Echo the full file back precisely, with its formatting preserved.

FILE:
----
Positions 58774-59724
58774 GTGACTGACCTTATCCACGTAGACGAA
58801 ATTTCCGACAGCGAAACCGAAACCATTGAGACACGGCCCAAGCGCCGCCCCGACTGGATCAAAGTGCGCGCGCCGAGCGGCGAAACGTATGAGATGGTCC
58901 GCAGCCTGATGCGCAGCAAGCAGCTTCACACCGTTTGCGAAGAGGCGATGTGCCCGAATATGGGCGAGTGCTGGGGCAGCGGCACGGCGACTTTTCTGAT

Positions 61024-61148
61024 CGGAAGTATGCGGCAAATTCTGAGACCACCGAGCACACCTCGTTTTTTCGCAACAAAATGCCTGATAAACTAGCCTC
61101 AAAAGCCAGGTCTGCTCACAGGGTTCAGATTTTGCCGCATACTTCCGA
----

Positions 58774-59724
58774 GTGACTGACCTTATCCACGTAGACGAA
58801 ATTTCCGACAGCGAAACCGAAACCATTGAGACACGGCCCAAGCGCCGCCCCGACTGGATCAAAGTGCGCGCGCCGAGCGGCGAAACGTATGAGATGGTCC
58901 GCAGCCTGATGCGCAGCAAGCAGCTTCACACCGTTTGCGAAGAGGCGATGTGCCCGAATATGGGCGAGTGCTGGGGCAGCGGCACGGCGACTTTTCTGAT

Positions 61024-61148
61024 CGGAAGTATGCGGCAAATTCTGAGACCACCGAGCACACCTCGTTTTTTCGCAACAAAATGCCTGATAAACTAGCCTC
61101 AAAAGCCAGGTCTGCTCACAGGGTTCAGATTTTGCCGCATACTTCCGA